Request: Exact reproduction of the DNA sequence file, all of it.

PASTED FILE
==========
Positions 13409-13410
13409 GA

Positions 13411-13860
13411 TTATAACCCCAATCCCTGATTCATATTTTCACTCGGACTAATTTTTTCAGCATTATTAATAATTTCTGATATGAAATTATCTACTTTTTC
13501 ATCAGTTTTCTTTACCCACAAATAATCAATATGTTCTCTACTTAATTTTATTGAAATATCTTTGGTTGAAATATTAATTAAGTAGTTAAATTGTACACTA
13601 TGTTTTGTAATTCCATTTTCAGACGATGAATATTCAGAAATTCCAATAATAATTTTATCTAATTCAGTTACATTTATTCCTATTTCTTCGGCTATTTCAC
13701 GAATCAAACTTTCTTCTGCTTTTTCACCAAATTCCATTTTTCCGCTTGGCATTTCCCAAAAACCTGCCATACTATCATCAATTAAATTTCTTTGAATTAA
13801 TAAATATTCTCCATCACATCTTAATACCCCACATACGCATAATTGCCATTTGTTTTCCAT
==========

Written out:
Positions 13409-13410
13409 GA

Positions 13411-13860
13411 TTATAACCCCAATCCCTGATTCATATTTTCACTCGGACTAATTTTTTCAGCATTATTAATAATTTCTGATATGAAATTATCTACTTTTTC
13501 ATCAGTTTTCTTTACCCACAAATAATCAATATGTTCTCTACTTAATTTTATTGAAATATCTTTGGTTGAAATATTAATTAAGTAGTTAAATTGTACACTA
13601 TGTTTTGTAATTCCATTTTCAGACGATGAATATTCAGAAATTCCAATAATAATTTTATCTAATTCAGTTACATTTATTCCTATTTCTTCGGCTATTTCAC
13701 GAATCAAACTTTCTTCTGCTTTTTCACCAAATTCCATTTTTCCGCTTGGCATTTCCCAAAAACCTGCCATACTATCATCAATTAAATTTCTTTGAATTAA
13801 TAAATATTCTCCATCACATCTTAATACCCCACATACGCATAATTGCCATTTGTTTTCCAT